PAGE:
In 1796 Jane Austenís travels took her to London. In a letter to her sister, Cassandra, dated August 23 she wrote, "Here I am once more in this Scene of Dissipation & vice, and I begin already to find my Morals corrupted." The view of London as a center of vice is supported in much of Janeís writing. In another letter from the same period she theorized what might happen to her if she were to be stranded alone in London: "I should inevitably fall a Sacrifice to the arts of some fat Woman who would make me drunk with small beer" (letter dated September 18). In the notes to her collection of Austenís letters, Deirdre Le Faye connects this passage to a series of drawings by William Hogarth called "The Harlotís Progress." These can be viewed at http://www.english.udel.edu/grossman/hogarth1.html.
These statements in the letters are, as are many things in Austenís letters, intended to be entertaining and witty. For a more complex view of London, we can turn to Jane Austenís novels.
In the novel Sense and Sensibility, the sisters Marianne and Elinor travel to London with an older woman, Mrs. Jennings. This trip brings them into contact with the social world of the fashionable upper class, complete with greed and corruption. The plot of the novel turns around the struggles of the sisters as they learn the strengths and the shortcomings of their own moral systems. In London they meet and interact with immoral and worldly characters such as Robert Ferrars. Both Elinor and Marianne suffer because of the deception and manipulation of such characters. In the end, however, the sisters emerge with a new self-awareness and moral understanding, and (because I find I canít help putting it this way) they live "happily ever after."
In a later novel, Mansfield Park, another set of immoral characters causes disruption in the life of the heroine. Mary and Henry Crawford, sister and brother, come from London as outsiders into the family circle at Mansfield Park, a country estate. Their presence disrupts the family circle of Fanny Price and her cousins, causing great pain for Fanny. Both Mary and Henry try, in a sense, to redeem themselves by attempting to marry the bookís two most moral characters, Fanny and her cousin Edmund. Fanny resists Henryís advances towards her, and Henry ends up causing the ruin of Fannyís cousin Maria. The story ends with Fanny and Edmund getting married. The peace of the Mansfield Park estate is replenished. The characters who have proven to be unredeemable in their immorality are cast out, back to the "Dissipation & vice" of London.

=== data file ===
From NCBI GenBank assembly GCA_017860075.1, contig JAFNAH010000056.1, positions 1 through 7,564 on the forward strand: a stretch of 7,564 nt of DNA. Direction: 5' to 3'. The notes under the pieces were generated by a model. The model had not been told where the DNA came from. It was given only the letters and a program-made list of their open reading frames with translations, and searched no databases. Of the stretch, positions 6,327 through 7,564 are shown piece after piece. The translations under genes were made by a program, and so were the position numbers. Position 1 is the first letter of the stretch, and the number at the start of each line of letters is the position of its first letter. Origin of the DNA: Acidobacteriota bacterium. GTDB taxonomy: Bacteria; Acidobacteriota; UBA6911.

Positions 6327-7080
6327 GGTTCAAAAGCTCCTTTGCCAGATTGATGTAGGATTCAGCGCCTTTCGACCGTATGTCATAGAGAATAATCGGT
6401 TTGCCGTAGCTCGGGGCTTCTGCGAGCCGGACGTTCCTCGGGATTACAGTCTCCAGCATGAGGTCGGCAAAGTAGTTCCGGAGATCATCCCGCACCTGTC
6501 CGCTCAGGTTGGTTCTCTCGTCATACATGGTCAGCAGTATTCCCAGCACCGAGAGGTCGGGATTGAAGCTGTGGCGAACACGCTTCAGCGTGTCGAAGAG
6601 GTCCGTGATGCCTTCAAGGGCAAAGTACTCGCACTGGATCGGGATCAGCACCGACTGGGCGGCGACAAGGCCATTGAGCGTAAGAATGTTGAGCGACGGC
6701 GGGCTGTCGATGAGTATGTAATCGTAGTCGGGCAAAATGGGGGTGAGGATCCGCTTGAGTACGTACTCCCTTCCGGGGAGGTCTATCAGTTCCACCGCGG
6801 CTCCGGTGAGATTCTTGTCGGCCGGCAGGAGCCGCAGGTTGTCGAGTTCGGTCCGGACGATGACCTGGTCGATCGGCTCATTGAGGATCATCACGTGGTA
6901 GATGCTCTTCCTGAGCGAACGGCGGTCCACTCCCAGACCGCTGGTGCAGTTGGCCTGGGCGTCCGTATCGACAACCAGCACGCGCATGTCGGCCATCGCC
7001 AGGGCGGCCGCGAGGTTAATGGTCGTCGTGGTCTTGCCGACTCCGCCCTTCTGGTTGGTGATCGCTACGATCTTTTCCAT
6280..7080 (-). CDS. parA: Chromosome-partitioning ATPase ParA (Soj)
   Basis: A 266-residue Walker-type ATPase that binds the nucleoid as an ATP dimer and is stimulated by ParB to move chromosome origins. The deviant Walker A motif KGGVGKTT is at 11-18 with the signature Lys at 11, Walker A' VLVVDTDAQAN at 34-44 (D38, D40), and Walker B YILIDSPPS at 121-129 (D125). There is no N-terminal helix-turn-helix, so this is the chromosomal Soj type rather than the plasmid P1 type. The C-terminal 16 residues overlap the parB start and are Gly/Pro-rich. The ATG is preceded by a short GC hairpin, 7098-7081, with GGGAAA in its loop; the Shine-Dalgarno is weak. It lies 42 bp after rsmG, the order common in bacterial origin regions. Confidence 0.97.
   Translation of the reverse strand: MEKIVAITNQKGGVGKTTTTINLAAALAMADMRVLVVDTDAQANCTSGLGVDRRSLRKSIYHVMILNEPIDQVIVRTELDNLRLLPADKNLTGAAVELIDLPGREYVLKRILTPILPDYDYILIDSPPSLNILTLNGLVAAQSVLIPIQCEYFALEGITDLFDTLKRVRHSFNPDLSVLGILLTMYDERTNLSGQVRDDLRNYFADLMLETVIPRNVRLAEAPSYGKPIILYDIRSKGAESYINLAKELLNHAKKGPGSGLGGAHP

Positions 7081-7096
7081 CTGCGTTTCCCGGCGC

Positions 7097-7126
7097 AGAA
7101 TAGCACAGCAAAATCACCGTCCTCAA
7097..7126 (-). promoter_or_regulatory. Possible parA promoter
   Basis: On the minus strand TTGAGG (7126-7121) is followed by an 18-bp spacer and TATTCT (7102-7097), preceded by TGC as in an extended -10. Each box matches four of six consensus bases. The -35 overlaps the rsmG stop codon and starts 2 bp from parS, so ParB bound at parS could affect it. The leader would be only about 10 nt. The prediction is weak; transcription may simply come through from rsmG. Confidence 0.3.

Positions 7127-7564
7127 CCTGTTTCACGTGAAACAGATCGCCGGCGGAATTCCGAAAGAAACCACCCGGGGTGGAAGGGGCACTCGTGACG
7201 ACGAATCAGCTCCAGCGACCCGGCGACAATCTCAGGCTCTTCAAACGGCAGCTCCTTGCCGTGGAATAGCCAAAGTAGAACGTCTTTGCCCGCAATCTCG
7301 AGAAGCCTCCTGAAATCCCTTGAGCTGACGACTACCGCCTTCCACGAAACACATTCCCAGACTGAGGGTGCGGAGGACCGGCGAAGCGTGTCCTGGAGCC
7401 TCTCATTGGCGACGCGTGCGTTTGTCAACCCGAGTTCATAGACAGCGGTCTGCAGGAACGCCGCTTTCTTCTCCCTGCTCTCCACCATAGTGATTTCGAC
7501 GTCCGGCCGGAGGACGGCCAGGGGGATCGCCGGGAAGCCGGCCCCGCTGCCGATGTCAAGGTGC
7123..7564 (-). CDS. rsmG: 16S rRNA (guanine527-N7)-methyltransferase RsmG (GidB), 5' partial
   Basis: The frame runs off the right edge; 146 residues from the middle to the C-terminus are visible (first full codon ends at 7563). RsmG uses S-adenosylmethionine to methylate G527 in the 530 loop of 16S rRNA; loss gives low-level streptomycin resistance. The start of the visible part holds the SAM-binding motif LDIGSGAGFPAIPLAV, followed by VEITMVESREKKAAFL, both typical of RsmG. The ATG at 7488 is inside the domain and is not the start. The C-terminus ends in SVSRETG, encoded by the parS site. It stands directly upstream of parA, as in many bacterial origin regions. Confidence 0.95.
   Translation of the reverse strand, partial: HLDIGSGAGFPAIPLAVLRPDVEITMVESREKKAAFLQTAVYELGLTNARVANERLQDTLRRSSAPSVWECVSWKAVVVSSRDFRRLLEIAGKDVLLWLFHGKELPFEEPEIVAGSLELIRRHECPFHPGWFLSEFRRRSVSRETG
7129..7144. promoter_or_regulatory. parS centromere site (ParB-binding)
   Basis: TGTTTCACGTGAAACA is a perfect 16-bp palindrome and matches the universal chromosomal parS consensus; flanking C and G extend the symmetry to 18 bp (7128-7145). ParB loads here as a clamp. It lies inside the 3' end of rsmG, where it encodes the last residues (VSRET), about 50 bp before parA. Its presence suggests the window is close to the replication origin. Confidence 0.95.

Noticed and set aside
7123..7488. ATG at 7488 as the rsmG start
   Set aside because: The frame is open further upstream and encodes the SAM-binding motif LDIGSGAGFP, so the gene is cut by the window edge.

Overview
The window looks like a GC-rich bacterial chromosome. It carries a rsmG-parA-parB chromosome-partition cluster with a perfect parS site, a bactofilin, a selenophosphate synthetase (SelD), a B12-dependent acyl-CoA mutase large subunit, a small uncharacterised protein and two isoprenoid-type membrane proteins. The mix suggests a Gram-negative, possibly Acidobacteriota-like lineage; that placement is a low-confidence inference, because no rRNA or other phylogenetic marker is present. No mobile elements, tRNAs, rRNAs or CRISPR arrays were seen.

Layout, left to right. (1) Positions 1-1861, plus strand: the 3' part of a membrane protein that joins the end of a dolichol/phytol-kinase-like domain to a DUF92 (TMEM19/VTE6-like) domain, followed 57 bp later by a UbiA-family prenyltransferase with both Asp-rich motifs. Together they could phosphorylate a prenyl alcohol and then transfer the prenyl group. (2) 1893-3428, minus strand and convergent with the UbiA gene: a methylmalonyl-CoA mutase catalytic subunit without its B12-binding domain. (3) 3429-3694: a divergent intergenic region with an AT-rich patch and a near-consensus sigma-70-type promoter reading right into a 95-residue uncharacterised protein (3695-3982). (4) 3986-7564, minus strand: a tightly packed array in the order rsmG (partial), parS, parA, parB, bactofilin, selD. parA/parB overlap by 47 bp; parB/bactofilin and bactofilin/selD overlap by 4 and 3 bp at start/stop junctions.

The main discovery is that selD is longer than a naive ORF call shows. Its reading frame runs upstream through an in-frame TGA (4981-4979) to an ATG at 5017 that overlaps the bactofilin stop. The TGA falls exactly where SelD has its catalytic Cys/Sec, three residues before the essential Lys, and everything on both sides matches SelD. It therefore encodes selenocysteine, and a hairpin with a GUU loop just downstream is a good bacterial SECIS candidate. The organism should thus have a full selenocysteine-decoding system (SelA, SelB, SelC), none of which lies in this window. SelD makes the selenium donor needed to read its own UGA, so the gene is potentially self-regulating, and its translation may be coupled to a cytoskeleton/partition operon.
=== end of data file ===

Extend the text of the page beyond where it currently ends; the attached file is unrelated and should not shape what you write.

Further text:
It seems clear that Jane Austen preferred the peace and quiet of a small town like the one she grew up in over the crowds in a large city like London, although both places provided her with material and characters for her masterful novels.
Box Hill was in Jane Austenís time, and still is today, a popular destination for hiking and picnicking. It is located near London. Our group was interested in Box Hill because an important scene from the novel Emma is set there. We rode a train from London, climbed the hill, had a meal of authentic English food provided by Professor Spiesí cousins Katie and Eleanor Schmidt, and then did a dramatic reading of the picnic scene from Emma.
As you can see, we had a very windy day for our picnic on Box Hill. In Emma, on the other hand, "They had a very fine day for Box Hill; and all the other outward circumstances of arrangement, accommodation, and punctuality were in favor of a pleasant party." The difference between our picnic and Emmaís is that we had no problems worse than a few noisy schoolchildren getting in our way. Emmaís picnic, on the other hand, brings together all the characters in the novel who donít get along. Emma behaves improperly, as she has been doing for much of the novel beforehand, but this is the turning point for her, when she begins to feel guilt and question her actions. "Emma felt the tears running down her cheeks almost all the way home, without being at any trouble to check them, extraordinary as they were."
For our group, there were no tears, and we did not go directly home afterwards, but to a production of Shakespeareís Twelfth Night at the Globe Theater. We recommend a visit to Box Hill. It is not a difficult hike, but there is a road to the top for those who are interested. There are beautiful views from the top, and any picnicker can enjoy the knowledge that this has been a pleasure spot since the days of Jane Austen.
The National Portrait Gallery is free, with the exception of certain special exhibitions, and open to the public daily. However, as our group learned, their Austen portrait is not always on display. You can check its display status at the National Portrait Gallery's page for the portrait.
For opening hours, events, and other information, visit the National Portrait Gallery homepage.
All of the British Library exhibition galleries are free and open to the public daily. The Austen items are part of the permanent collection of the British Library and so should always be on display.
For opening hours, events, and other information, visit the British Library homepage.
Text by Ellen Brown and Kelly Giles. Photos by Ellen Brown, Kelly Giles, Aimee Saunders, and Rick Spies.
Formatting, design, and layout by Kelly Giles.
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